This blogpost starts my series of blogposts regarding advanced capacity planning techniques on data migration. Capacity planning is the most lucrative part of data migration projects. It is not unusual to save up to even 50 - 60% in TCO what comes to your data estate renewal with advanced capacity planning. Savings can be found from areas such as:
- Intelligent workload consolidation
- Decreased licensing and hardware costs
- Simplified SQL Server maintenance
- Improved availability
- Better performance
- Reduced carbon footprint
My background on data migrations and capacity planning
While writing this blog, I have experienced over 50 capacity planning projects for mid-sized to corporate customers and have been patenting and developing SQL Governor software in this field for over 10 years. The biggest distinct environments I have worked with have had 3-digit numbers of SQL Servers and tens of thousands of databases. Now I want to share my knowledge on this. Some of the methods may surprise you – it just works!
During this time, I have learned a lot on data migrations from the capacity planning point of view. I have seen data estates from on-premises to private-, public- and hybrid clouds as well as versatile SQL Server setups in standalone-, clustered- and AG configurations. Servers have been physical, virtualized and hyperconverged. Even though all this may sound simple and straightforward, well - it isn’t. ALL the SQL Server setups and ALL the different data estates have their own specialties, which affect capacity planning methods and the process itself.
What these blogposts are covering
In these blogposts, I will lead you through different data migration methods from the standpoint of capacity planning. In these example scenarios, I will use our SQL Governor software for capacity planning purposes to demonstrate each use case. I will help you to understand the pros and cons of different SQL Server topologies when upgrading / migrating your current SQL Server estate. Each topology model should be analyzed from multiple perspectives such as:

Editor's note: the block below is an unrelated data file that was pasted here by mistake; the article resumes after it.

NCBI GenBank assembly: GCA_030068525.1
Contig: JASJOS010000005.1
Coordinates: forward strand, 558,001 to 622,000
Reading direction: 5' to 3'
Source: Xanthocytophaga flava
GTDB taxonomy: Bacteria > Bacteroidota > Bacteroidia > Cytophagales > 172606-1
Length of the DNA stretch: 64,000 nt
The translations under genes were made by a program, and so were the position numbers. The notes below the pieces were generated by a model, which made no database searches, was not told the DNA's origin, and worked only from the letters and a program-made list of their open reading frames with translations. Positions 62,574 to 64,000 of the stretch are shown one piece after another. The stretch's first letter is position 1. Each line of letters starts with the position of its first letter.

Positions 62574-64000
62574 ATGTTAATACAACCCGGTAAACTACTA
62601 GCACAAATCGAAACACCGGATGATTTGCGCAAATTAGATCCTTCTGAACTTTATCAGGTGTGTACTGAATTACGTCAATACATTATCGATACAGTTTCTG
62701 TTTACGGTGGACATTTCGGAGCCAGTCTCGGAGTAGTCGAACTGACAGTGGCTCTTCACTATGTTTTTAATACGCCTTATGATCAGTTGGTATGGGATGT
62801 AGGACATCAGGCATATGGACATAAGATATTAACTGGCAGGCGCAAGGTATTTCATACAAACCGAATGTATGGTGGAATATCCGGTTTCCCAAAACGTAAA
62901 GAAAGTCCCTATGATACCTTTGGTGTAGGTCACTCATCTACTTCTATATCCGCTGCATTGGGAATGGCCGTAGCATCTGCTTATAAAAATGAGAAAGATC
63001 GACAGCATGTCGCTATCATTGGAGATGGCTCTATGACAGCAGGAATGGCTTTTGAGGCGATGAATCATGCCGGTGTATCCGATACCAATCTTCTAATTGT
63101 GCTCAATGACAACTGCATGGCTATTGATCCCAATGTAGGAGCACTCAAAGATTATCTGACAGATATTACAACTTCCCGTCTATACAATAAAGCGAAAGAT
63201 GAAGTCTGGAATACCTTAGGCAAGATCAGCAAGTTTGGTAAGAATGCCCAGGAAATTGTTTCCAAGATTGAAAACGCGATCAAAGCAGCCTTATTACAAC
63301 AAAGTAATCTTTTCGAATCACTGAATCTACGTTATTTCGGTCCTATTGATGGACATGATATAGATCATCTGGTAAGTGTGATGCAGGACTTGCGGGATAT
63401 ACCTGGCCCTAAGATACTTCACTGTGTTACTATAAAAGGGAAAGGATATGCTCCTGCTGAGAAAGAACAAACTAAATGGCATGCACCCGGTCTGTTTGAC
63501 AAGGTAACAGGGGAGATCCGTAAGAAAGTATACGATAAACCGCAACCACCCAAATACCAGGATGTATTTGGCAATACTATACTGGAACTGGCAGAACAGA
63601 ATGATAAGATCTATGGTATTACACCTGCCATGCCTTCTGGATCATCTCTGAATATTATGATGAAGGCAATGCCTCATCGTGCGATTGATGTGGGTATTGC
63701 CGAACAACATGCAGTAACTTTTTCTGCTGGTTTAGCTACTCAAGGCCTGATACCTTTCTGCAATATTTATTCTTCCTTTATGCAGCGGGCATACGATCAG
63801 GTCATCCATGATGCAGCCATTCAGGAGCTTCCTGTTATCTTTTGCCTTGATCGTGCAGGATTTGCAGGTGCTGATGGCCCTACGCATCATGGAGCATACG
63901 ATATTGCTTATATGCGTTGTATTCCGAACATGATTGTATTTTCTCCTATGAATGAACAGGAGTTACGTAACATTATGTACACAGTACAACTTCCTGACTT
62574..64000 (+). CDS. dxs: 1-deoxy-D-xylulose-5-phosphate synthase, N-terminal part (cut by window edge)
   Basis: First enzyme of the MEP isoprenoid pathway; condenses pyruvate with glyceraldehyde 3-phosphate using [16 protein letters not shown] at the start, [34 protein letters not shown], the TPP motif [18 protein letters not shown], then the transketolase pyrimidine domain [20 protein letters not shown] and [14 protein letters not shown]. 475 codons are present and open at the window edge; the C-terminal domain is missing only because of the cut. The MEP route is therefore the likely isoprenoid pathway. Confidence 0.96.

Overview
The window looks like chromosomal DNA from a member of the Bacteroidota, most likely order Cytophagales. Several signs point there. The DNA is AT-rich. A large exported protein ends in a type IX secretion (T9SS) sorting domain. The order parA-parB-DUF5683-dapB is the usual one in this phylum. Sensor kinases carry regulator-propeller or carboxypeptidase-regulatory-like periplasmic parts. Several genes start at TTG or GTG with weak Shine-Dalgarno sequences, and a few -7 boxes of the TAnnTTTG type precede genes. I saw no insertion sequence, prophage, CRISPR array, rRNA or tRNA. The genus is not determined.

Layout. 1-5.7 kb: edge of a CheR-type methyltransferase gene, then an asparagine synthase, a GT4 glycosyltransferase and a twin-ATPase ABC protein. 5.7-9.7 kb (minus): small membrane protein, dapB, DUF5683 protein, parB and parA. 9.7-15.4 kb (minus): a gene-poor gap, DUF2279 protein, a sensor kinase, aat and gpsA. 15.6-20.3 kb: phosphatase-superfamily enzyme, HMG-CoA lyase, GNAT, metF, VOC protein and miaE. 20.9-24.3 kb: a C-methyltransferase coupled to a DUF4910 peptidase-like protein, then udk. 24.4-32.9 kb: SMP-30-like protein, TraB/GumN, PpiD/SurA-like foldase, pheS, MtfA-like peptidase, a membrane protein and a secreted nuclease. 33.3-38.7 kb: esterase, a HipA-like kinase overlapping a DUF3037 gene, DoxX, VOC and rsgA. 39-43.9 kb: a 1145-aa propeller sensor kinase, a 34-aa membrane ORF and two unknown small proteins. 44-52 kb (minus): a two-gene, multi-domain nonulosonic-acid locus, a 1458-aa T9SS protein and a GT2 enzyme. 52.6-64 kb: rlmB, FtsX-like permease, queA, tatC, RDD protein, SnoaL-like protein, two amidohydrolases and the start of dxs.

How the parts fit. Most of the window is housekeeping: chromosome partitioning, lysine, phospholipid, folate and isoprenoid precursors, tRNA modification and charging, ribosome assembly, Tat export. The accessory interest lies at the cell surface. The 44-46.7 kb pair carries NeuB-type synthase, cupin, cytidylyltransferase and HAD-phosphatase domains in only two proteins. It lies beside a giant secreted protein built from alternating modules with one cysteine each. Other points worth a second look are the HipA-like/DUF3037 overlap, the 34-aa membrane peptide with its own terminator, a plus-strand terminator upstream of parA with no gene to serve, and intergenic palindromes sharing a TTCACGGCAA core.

- Business needs
- TCO and Time-To-Solution
- Company politics
- Data center and architecture
- Other technical and technological constraints
- Non-functional requirements such as performance, availability, and maintainability
As I mentioned earlier on, there are several techniques to implement new SQL Server topology on data migrations. What I have learned is that there is no silver bullet: One method fits for one customer, another for a different customer – and many times – you need to combine several methods. It is good to master at least following capacity planning methods:
- Scaling up SQL Server
- Right sizing SQL Server
- Virtualizing SQL Server
- SQL Server instance consolidation
- SQL Server database consolidation
- Scaling out SQL Server (i.e., dividing workloads)
Each of these beforementioned data migration methods has potentially different impact on your SQL Server estate, also depending whether you are migrating on-premises or into the cloud. I will lead you through the decision process on what, when how and why.
I hope you find this series of blogposts insightful!
Jani K. Savolainen
CEO & Chairman,